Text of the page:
The Federal Communication Commission reported that CLECs (competitive local exchange carriers) increased their connections to incumbent lines -- mostly Baby Bells -- by 7 percent in the first six months of 2004.
The growth brings the total of CLEC lines to 32 million connections, but representatives of the local exchanges say the number will decline rapidly due to recent FCC and court rulings that pave the way for the Baby Bells to raise the rates they charge CLECs to connect to their networks.
"Next time this report comes out," Jason Oxman of the Association for Local Telecommunications Services (ALTS) told the Wall Street Journal, "these numbers are going to go in the opposite direction." Oxman is general counsel of the ALTS, which represents CLECs.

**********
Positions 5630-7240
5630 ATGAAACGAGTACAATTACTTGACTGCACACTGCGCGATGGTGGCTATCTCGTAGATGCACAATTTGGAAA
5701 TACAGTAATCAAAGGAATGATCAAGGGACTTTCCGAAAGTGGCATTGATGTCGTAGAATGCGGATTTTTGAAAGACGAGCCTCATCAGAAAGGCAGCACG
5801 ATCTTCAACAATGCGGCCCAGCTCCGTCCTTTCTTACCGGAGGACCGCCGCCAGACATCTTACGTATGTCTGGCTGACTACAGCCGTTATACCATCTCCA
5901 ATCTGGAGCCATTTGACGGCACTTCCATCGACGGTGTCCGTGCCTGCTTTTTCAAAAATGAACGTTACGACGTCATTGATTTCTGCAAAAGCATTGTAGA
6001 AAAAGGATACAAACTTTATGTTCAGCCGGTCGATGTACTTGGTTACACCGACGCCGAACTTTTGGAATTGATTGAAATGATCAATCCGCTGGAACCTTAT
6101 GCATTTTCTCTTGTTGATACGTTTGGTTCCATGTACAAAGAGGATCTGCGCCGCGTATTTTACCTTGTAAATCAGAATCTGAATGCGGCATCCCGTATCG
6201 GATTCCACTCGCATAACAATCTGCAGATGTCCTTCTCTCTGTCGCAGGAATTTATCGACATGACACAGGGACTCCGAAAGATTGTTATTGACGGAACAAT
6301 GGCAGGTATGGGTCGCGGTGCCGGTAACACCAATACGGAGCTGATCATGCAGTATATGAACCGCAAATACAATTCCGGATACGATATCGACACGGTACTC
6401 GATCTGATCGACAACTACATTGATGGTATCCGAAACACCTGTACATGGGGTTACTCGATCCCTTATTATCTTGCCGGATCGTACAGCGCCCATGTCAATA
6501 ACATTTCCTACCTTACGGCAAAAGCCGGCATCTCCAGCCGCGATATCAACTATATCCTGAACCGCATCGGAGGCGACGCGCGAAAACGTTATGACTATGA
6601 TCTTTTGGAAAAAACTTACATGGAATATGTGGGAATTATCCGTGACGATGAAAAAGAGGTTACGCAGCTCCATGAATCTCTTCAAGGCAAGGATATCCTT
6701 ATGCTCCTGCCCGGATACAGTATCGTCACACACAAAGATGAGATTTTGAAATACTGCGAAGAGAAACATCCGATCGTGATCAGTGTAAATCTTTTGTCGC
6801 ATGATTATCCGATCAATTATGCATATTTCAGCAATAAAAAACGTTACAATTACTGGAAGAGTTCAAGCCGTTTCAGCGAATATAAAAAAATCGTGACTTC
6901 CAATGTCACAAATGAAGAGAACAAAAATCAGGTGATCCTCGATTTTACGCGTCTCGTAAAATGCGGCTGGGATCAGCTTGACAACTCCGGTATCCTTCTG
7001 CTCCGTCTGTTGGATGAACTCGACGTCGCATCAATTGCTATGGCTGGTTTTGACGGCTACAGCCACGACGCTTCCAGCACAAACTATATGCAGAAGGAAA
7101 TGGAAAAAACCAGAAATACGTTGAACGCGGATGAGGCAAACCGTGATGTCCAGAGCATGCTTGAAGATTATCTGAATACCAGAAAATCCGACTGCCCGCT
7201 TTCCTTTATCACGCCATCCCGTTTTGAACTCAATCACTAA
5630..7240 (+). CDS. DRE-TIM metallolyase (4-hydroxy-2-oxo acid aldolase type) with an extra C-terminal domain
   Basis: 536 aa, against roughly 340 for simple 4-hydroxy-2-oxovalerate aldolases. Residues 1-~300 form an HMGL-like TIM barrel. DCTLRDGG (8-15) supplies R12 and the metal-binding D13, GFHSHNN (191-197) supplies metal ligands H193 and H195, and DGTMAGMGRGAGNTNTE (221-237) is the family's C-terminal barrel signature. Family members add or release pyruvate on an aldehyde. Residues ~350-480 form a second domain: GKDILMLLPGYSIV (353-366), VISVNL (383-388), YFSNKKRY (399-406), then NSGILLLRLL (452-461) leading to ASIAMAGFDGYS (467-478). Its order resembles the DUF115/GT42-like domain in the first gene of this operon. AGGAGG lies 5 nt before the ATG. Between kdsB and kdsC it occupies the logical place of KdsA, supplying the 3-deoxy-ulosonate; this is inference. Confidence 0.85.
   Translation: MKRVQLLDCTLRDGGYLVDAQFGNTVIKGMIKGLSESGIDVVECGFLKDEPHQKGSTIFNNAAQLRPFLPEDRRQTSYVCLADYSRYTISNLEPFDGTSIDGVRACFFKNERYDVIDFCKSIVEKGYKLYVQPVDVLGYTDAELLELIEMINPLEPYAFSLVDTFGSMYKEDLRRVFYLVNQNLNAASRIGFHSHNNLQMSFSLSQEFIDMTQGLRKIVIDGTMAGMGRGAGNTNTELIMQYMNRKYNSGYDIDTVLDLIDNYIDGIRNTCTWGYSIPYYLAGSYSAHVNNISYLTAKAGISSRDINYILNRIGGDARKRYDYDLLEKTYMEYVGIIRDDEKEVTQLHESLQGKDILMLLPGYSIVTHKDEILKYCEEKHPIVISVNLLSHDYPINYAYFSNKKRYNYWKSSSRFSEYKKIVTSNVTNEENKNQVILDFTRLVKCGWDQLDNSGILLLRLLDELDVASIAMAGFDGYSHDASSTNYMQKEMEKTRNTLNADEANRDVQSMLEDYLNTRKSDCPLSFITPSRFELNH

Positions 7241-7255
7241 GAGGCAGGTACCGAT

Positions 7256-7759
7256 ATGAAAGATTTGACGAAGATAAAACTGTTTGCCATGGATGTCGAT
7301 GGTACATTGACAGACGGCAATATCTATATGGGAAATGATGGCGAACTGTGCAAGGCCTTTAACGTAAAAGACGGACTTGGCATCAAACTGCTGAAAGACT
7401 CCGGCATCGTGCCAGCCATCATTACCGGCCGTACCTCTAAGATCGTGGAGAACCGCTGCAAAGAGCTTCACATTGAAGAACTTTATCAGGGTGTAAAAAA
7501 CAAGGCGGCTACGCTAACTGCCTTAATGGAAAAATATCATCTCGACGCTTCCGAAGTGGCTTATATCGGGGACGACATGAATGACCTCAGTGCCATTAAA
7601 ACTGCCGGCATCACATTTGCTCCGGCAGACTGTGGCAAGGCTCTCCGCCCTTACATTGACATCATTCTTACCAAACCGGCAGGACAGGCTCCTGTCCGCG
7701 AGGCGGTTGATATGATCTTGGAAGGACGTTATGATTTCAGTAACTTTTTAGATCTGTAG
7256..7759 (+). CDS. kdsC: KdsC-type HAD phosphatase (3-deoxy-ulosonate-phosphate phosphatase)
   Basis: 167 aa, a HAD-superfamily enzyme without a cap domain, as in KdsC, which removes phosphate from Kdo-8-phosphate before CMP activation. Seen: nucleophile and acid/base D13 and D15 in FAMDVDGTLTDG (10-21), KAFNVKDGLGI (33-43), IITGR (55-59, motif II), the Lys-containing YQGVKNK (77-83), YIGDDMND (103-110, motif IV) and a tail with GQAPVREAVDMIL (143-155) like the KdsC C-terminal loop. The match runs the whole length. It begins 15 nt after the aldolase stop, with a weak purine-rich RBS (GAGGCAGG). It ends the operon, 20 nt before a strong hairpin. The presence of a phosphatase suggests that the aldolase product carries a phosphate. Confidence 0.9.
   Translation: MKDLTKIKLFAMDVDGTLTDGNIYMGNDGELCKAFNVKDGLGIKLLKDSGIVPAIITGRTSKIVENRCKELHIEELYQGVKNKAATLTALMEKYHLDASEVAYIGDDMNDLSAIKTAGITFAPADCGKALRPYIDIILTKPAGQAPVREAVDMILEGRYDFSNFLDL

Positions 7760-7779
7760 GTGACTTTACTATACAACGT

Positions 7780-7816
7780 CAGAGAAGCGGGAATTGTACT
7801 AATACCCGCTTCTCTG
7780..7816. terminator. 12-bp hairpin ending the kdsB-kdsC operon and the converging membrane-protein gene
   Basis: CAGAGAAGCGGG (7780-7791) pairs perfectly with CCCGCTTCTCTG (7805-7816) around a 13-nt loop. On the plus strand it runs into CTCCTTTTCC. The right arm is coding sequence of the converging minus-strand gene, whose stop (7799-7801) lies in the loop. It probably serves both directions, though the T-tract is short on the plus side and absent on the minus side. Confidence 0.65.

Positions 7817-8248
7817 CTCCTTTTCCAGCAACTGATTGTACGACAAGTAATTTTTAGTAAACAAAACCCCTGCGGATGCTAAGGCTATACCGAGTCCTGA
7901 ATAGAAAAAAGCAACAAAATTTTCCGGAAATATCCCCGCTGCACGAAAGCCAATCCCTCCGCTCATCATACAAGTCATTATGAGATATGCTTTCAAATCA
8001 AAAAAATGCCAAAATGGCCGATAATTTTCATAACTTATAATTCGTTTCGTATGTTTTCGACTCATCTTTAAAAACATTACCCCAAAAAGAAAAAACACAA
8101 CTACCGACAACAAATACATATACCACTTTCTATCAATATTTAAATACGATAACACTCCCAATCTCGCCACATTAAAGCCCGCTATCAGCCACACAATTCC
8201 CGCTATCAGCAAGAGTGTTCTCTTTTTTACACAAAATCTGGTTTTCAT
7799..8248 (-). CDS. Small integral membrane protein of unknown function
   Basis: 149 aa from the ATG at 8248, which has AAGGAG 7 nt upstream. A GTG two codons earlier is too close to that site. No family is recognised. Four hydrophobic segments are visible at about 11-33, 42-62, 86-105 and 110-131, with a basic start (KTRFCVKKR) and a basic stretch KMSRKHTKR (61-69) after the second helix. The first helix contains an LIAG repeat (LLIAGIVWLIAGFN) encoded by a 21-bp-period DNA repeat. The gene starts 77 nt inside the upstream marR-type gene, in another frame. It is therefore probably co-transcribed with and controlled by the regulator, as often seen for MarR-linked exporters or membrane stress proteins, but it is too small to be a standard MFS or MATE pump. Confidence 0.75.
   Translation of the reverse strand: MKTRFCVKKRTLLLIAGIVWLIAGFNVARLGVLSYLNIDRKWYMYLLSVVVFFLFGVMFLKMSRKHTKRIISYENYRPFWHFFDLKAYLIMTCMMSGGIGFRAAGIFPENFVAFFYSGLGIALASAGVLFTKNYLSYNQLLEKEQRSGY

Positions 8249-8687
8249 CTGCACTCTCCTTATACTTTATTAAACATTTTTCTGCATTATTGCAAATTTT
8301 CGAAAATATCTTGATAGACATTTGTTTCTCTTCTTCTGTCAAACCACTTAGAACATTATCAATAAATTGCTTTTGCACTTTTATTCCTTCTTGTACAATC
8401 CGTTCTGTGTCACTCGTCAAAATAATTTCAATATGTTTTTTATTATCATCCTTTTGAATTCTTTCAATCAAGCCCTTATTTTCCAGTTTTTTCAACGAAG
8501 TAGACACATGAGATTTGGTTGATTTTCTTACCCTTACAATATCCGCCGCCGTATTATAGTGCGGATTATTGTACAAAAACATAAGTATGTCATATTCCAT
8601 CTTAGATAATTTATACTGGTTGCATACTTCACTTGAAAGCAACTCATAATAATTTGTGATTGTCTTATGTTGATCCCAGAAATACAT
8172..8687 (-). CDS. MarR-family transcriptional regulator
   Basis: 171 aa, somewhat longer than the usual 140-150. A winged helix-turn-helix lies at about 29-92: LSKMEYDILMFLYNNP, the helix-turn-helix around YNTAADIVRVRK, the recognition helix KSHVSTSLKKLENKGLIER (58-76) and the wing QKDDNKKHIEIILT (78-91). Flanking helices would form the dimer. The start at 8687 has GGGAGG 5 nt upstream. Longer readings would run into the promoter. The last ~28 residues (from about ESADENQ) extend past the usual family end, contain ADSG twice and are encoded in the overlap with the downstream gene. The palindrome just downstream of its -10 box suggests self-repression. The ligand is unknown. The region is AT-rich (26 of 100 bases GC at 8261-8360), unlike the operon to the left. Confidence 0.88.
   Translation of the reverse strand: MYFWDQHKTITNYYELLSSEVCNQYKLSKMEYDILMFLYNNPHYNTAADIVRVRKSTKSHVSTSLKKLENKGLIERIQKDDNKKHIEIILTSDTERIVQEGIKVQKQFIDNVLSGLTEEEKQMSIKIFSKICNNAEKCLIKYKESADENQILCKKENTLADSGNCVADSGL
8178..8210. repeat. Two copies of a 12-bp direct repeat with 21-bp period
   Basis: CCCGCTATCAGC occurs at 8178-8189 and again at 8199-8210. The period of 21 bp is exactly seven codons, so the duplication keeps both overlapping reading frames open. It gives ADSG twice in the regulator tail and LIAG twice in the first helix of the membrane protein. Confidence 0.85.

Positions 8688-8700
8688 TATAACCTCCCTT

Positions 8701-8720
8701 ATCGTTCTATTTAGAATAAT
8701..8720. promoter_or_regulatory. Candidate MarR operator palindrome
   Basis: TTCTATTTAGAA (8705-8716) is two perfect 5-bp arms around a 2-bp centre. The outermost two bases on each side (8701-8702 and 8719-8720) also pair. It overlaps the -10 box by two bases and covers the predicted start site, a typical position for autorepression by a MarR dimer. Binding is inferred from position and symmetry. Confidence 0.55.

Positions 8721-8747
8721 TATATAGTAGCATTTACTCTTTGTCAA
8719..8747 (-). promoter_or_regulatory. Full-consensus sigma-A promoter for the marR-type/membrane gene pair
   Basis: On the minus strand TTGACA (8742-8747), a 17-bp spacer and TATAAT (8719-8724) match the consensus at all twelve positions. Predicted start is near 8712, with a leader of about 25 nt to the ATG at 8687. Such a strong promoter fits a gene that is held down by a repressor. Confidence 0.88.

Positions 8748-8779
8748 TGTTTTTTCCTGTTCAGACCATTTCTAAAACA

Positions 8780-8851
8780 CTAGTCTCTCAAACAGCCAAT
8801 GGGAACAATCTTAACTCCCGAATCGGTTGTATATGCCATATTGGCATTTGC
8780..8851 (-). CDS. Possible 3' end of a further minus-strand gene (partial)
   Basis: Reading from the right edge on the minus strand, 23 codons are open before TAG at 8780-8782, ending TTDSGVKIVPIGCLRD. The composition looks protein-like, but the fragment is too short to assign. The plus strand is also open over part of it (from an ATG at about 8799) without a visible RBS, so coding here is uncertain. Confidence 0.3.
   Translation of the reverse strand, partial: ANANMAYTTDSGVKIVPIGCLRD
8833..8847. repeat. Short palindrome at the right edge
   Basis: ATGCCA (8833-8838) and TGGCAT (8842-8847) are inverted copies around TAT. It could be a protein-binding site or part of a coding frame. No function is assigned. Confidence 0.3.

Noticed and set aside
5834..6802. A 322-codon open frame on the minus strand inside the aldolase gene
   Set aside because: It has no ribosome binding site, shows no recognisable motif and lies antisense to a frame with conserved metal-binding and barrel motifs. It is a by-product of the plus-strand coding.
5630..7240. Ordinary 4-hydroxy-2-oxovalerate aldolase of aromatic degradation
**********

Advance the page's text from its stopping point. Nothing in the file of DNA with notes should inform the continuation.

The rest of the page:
In spite of the 7 percent increase in CLEC connections, the trend for CLEC sign-ups has been slowing. The FCC said CLEC end-user switched access lines increased by 10 percent in the last six months of 2003. The FCC noted there were 148 million total telephony lines in the first six months of 2004.
Of the total number of CLECs, the FCC said 20.8 million served residential and small business users while 11.2 million served governmental, institutional and medium and large business customers.